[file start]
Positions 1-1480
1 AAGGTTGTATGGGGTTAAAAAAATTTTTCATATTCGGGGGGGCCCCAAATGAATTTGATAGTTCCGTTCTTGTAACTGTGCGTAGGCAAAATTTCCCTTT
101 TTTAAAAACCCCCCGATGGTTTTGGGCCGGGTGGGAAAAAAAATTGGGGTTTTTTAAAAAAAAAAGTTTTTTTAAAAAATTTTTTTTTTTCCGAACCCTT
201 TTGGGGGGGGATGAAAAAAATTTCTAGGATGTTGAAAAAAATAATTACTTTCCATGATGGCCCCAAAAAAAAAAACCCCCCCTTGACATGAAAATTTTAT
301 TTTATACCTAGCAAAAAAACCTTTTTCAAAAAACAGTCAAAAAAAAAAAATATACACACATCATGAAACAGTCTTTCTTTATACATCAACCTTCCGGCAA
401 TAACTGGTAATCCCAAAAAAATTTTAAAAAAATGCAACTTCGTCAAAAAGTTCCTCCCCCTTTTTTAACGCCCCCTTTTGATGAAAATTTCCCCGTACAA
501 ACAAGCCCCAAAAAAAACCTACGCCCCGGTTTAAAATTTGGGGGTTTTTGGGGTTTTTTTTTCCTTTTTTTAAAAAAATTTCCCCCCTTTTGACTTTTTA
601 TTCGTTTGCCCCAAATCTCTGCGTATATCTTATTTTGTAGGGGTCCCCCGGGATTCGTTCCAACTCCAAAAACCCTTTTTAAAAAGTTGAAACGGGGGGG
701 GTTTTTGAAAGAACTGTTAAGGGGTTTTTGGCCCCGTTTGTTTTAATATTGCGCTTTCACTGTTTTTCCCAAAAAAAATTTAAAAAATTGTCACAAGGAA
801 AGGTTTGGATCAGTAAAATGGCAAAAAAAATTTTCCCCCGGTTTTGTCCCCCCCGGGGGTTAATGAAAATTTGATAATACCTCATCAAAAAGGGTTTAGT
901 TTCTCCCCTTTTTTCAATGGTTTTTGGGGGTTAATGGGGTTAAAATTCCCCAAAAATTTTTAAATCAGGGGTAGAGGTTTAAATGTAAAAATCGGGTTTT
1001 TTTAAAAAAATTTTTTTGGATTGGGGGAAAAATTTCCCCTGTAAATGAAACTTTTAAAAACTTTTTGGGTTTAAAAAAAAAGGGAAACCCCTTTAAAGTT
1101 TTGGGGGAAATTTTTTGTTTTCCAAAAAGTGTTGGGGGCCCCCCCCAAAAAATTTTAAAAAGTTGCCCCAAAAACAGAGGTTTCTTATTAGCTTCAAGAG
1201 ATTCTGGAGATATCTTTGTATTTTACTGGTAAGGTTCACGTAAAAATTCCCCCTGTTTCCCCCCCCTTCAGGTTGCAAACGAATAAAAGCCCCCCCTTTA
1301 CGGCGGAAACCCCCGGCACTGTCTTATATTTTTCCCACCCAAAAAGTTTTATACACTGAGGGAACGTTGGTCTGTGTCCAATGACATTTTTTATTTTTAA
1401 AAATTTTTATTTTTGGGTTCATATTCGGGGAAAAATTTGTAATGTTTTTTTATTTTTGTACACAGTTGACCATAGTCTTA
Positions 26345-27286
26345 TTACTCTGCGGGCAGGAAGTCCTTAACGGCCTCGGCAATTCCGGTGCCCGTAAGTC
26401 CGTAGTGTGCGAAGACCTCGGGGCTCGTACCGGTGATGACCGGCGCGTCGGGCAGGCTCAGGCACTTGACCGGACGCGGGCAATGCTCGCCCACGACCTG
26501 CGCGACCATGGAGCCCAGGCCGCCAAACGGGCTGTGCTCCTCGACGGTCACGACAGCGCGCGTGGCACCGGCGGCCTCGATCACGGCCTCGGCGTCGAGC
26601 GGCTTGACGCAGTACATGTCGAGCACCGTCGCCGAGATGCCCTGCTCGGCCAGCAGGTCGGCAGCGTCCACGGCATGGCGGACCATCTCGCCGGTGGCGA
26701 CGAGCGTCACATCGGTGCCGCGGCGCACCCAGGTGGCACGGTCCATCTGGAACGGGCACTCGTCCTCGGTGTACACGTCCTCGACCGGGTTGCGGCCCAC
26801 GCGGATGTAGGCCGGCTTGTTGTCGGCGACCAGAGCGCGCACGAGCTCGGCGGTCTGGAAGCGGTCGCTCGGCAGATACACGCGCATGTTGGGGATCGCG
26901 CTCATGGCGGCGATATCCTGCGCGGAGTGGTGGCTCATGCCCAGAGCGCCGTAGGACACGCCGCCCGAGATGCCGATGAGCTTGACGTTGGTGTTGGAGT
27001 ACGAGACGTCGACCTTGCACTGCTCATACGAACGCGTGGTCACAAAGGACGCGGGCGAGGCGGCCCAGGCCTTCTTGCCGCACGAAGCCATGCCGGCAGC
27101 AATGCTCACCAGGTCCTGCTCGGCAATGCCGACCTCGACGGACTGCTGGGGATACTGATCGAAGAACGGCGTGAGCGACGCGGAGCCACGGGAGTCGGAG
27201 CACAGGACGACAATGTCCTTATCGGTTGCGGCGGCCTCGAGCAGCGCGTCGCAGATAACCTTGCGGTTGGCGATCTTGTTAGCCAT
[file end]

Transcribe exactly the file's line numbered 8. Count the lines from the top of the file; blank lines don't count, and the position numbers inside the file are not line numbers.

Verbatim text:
601 TTCGTTTGCCCCAAATCTCTGCGTATATCTTATTTTGTAGGGGTCCCCCGGGATTCGTTCCAACTCCAAAAACCCTTTTTAAAAAGTTGAAACGGGGGGG